American soccer writing, history & data.
During the early months of 1910, Professor H.W. Maloney, instructor of physical training, formed a soccer team at Stanford University. That team, the newly organized Pastime Club of San Francisco, a team of U.S. Soldiers from the Presidio, along with Oakland F.C., another new club, were admitted as new members of the California Association Football League for the 1910-11 season. That meant the league would have nine teams for the season. The United Caledonians had ceased to exist prior to the season after jumping from the CAFL to the newly-formed Bay Counties Soccer League during the spring of 1910. There was a departure of many players from California to British Columbia during the offseason. Burns Club was one of the hardest hit and they decided not to field a team for the season. The Independents lost a greater portion of their team as well.
The CAFL held its annual meeting on August 12, 1910 at Lily Hall. The league arranged to hold Saturday games for the first time in order to suit the Stanford team. On a motion from Sam Goodman of the Pastimes, the delegates resolved that the CAFL itself would apply for membership in the California Football Association in order to be represented at meetings of the parent body. Douglas Erskine was elected president of the league. The CFA met a week later and re-elected the same officers including Douglas Erskine as president.
The Barbarians and Thistles shared the Webster Street cricket grounds in Alameda. In July, the grounds were sold to John G. Croll by Oakland parties who had purchased the property some time before from the Pacific Investment Company, an organization formed to take over the holdings in the city of the estate of the late Senator James G. Fair. Croll was said to have paid less than $10,000 for the property. In the late 1800s, the grounds had been used as a baseball park by the old California League. Since then, the field had been used in the winter by teams from the CAFL and in summer by clubs in the California Cricket Association.
The Pastimes were a new organization made up of the best players from the Burns Club, which decided not to field a team, and Albion Rovers who had left that team when the Rovers jumped from the CAFL to form the BCSL early in 1910. The Pastimes, organized by Charles H. Minto, played at the Presidio athletic grounds which they shared with the Vampires. The San Francisco and United States Soldiers teams played most of their home matches at Freeman's Park. The Soldiers team was a late addition to the CAFL as the squad basically jumped from the BCSL just before the season started. The Stanford team played their Saturday home matches on the Encina gymnasium field.
The Fruitvale ball grounds were home for the Independents who shared the venue with Oakland F.C. The Oaks were largely made up of players from the Reliance A.C. which went bankrupt in August of 1910. During the first week of December, the Oaks decided to withdraw from the CAFL and jump ship to the BCSL. As that league already had a team called Oakland F.C., the Oaks were renamed the Corinthians when they joined the other league. The CAFL removed all Oakland games from the league standings.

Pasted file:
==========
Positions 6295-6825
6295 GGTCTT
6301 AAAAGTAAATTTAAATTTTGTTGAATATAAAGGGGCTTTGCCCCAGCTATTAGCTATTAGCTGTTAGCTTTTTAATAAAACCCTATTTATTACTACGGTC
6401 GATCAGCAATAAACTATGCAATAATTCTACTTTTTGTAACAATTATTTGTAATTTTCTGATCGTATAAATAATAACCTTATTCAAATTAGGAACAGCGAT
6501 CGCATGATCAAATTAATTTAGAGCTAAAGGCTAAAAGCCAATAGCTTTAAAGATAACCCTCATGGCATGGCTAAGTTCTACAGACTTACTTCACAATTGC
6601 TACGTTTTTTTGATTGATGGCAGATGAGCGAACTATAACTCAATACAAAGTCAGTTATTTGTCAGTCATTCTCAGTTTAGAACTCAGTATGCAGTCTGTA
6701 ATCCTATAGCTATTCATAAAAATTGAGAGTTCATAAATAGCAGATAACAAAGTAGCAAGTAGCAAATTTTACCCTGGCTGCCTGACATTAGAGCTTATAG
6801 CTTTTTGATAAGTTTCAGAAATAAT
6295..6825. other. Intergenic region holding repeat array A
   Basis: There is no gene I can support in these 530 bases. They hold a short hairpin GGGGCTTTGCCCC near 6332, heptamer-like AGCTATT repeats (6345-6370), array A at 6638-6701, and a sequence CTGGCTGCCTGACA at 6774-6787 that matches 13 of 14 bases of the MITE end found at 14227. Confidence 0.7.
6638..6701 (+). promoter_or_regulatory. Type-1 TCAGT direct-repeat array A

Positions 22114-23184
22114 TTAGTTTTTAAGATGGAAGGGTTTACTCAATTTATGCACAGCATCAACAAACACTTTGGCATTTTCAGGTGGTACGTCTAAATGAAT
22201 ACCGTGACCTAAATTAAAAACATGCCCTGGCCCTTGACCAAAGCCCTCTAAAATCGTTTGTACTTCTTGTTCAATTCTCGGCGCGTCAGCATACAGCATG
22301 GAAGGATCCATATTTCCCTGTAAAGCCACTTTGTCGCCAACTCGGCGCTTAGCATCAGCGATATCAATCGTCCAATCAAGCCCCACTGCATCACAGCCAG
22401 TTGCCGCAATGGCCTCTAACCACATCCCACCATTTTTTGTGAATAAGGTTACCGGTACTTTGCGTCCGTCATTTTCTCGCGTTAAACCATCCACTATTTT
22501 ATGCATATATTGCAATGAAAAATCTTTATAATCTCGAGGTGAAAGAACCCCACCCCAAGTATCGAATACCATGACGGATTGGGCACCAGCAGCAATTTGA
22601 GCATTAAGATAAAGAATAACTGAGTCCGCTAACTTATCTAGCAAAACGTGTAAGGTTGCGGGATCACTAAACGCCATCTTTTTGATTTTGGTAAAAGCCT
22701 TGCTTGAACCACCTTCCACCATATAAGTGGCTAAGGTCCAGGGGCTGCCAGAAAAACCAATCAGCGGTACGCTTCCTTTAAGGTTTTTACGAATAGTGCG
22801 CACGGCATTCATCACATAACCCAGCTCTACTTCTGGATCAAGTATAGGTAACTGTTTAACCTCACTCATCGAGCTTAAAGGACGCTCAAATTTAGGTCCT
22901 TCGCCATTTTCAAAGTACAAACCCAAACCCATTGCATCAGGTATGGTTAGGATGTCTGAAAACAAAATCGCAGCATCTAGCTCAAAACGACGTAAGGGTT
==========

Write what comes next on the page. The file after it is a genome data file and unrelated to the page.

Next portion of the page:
The CAFL ended with the Vampires taking the season title by three points over the Thistles. It was the third time in four years the Scottish club had come second in the league.
On January 5, 1911, a special meeting of the CFA was held at the Barbarian Club on 867 Eddy Street in San Francisco to draw the first round of the CFA cup competition. Ten clubs had entered: the eight clubs of the CAFL plus two clubs from Sacramento. That night, the University of California entered a team at the last moment which meant that the CFA added a preliminary round of three matches.
The CFA cup began in mid-February, a week after the final matches of the CAFL season. In the preliminary round, the University of California squad was due to face Stanford at Berkeley but had to forfeit because they were unable to field a team. Stanford made it to the semifinals before falling to the Vampires. The final was held on March 26 at the Presidio athletic grounds. The Pastimes beat the Vampires 1-0 to win the up in their inaugural season.
J.O. Bellis presented the CAFL with a massive silver cup to be held by the league champions and was to be known as the J.O. Bellis perpetual trophy. The cup was made of sterling silver lined with gold and stood on a pedestal with a shield in the form of soccer footballs. The cup was to be inscribed with the winners of the league. In April, at the annual banquet of the Vampire club, the new trophy was presented to the Vampires as league champions. The old league cup was returned to the CAFL by the prior champions, the Thistles. That cup would be held by the league as the prize for a new junior competition the CAFL was forming.
©2022 by Daniel Creel. All rights reserved.